Cultural success for Ebbw Vale eisteddfod

Eisteddfod Maes in Ebbw Vale The National Eisteddfod returned to Ebbw Vale for the first time since 1958

Related Stories

As the National Eisteddfod in Ebbw Vale draws to a close, there's no doubt that it has been a cultural success for the Welsh language, and a feather in the cap of the former steel town.

But as the clean-up preparation begins of the maes (event field), on the site of the old steelworks, in preparation for a housing and leisure development, how did the eisteddfod afford to come to Blaenau Gwent?

It costs around £3.2m to stage the National Eisteddfod each year, and historically the focus has been far more on the boost to Welsh language and culture than on profit.

Even the most successful events, in the Welsh-speaking heartlands of north and west Wales, have been considered a success if they merely manage to cover their costs.

The eisteddfod receives an annual grant from the Welsh Assembly Government via the Welsh Language Board, which this year was a £493,000.

It also receives annual funding from the Welsh Local Government Assocation, with contributions agreed by an ongoing partnership agreement with all local councils in Wales.

Up to £300,000 was made available as a contingency from the Heads of the Valleys Initiative to underwrite any shortfall in fund-raising for Blaenau Gwent.

An additional £25,000 contribution from the assembly government went towards Sunday's free entry scheme, under which the gates were swelled by 20,000 locals - a record for the day.

Eisteddfod chief executive Elfed Roberts described the scheme as "an outstanding success", adding: "Many of the people who came here on Sunday had never been to the eisteddfod before.

"It is part of our remit to take the Welsh language and culture to all parts of Wales and Sunday proved we can do this successfully.

Start Quote

I know, from travelling around the county, the people have been excited, and have embraced it totally”

End Quote Gordon Caldicott Gwent Gazette editor

"I hope its success will persuade the assembly to fund a similar event next year. But if they don't then its success may have allowed other avenues of funding."

So if financial returns can't be used as a litmus test of an eisteddfod's success, then how about visitor numbers?

A total of 136,933 visitors attended this year; 27,756 down on the event in Bala at the same stage last year, and 19,716 below the total at the eisteddfod in Cardiff two years ago.

But perhaps this is an unfair comparison. Bala has a strong Welsh-speaking community on its doorstep and there is a growing Welsh-speaking population in Cardiff.

A better like-for-like comparison would possibly be with the Newport eisteddfod of 2004, and here too there is a marked decline.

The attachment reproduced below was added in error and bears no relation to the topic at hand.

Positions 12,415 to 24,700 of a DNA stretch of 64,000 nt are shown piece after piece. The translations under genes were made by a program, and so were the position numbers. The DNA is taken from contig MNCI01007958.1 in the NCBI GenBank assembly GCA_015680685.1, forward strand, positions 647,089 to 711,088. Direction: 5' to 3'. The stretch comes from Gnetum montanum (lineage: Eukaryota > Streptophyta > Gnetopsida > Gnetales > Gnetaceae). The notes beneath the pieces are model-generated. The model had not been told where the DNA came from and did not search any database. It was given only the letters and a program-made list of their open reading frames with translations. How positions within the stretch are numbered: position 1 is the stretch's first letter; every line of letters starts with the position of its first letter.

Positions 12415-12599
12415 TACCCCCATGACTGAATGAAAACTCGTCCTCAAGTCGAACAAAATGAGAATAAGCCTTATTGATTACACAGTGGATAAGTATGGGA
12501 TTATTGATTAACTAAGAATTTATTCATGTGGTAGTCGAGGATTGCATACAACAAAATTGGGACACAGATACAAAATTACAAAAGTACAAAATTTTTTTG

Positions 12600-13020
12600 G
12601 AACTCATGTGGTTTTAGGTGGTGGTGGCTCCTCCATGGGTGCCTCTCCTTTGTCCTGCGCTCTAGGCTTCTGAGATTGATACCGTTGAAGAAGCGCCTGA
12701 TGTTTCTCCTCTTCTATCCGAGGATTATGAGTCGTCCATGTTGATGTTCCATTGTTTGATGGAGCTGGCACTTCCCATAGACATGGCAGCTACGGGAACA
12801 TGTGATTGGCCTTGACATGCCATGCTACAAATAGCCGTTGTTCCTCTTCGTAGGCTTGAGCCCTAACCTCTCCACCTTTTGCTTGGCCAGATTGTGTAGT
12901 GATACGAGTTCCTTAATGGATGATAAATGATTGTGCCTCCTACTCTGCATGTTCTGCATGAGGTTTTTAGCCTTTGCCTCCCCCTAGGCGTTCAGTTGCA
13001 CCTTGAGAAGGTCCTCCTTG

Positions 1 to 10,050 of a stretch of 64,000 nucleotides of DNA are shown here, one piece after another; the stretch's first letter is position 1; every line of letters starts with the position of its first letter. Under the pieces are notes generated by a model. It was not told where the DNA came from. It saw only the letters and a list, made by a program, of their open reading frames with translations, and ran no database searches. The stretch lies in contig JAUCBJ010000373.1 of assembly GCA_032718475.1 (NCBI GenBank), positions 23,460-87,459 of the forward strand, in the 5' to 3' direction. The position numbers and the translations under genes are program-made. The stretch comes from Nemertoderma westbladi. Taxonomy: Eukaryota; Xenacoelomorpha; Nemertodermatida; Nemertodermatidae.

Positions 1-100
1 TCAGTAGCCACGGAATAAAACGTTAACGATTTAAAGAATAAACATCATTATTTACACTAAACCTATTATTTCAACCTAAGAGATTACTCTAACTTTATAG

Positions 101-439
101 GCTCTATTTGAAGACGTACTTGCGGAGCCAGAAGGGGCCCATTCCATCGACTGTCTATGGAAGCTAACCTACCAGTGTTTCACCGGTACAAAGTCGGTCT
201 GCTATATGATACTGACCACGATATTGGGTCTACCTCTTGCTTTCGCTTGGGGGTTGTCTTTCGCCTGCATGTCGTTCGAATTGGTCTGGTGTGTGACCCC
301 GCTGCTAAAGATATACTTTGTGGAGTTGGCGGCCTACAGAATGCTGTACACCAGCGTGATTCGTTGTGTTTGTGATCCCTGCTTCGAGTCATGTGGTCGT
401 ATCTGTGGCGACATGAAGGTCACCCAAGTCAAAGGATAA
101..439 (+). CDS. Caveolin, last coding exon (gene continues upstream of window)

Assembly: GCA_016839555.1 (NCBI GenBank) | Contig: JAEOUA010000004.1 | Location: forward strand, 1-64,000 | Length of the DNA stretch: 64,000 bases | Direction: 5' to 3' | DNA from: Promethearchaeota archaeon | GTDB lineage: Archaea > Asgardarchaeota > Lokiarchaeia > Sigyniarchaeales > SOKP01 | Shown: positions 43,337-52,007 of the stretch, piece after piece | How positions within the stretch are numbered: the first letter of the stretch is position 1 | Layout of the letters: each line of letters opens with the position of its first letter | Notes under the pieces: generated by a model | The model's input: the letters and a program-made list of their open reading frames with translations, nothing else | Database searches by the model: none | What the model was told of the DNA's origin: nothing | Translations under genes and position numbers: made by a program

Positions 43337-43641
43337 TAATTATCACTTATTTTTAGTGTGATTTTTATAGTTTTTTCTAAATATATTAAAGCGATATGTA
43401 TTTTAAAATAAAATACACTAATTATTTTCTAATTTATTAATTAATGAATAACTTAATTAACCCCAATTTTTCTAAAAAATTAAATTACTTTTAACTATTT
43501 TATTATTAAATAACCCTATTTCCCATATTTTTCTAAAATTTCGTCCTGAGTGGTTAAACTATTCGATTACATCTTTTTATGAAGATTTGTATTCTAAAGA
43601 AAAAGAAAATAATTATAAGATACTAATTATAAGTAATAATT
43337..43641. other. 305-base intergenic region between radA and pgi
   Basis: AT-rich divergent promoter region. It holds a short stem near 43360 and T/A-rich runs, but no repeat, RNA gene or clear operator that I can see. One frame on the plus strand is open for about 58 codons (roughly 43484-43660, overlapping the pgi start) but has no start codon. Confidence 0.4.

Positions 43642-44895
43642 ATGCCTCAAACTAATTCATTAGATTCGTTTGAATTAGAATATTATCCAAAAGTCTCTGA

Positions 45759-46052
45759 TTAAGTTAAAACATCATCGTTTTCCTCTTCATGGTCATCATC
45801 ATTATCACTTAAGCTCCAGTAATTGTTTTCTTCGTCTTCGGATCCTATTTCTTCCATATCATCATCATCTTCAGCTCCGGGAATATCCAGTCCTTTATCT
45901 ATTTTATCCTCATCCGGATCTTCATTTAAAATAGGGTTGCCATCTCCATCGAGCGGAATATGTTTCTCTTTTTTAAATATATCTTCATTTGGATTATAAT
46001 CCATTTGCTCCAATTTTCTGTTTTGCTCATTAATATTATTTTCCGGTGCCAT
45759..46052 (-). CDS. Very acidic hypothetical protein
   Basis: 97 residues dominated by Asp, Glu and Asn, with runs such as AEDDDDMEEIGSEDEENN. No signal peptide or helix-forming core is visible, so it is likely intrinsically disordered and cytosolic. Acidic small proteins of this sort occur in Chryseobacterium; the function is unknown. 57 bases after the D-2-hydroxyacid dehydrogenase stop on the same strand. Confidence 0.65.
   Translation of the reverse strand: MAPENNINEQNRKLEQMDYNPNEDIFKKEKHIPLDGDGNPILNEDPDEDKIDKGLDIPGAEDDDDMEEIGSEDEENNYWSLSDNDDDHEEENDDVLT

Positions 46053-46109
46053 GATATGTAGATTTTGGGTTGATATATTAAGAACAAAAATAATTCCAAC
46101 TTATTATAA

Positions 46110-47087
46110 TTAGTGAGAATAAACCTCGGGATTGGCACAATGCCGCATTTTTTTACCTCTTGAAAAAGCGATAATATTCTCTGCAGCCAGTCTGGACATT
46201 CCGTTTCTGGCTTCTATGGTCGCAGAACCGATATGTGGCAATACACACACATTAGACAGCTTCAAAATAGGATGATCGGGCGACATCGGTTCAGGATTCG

Even without a free entry scheme, around 120,000 had visited Newport in the first six days of the festival.

'Taking a risk'

However, Gordon Caldicott, editor of the Gwent Gazette newspaper, says the figures need to be viewed in the context of the location.

"Are the visitor figures as impressive as the last few eisteddfods? No. Were they ever going to be? No. Does that mean Ebbw Vale has been a failure? Definitely not!

"There are fewer Welsh speakers here, and fewer people full-stop. When you factor in the economic and travel difficulties in Blaenau Gwent, it's amazing the eisteddfod's been this successful," he said.

"I know, from travelling around the county, the people have been excited, and have embraced it totally.

"The eisteddfod organisers could have taken it to a safer area for them, and would almost certainly have made more money.

"But they took a risk on Ebbw Vale, for the good of developing both Welsh and Blaenau Gwent. For that they deserve 100% credit."


Perhaps the biggest selling point for the Ebbw vale eisteddfod was its potential to help in the post-industrial regeneration of Blaenau Gwent.

Figures from Swansea council show that while their 2006 eisteddfod made a modest profit of just £100,000, the local economy was boosted to the tune of around £6m.

Mr Roberts himself was the first to admit that perhaps Ebbw Vale doesn't possess the bars, shops and restaurants to benefit to the same extent, however the Swansea experience has highlighted the need to play the long-game.

Whilst the 2006 eisteddfod initially received a lukewarm reception, such has been the repeat business that they're now planning to bid for the Urdd Eisteddfod on the same site.

Gordon Caldicott added: "A week ago the rest of Wales thought Blaenau Gwent was a scarred and abandoned wasteland. This week they know that exciting things are happening here, and there's life after steel.

"I'm convinced that people will come back and visit on the strength of what they've witnessed in the media and on the maes.

"That much advertising alone would have cost you more than three million."

More on This Story

Related Stories

The BBC is not responsible for the content of external Internet sites

More Wales stories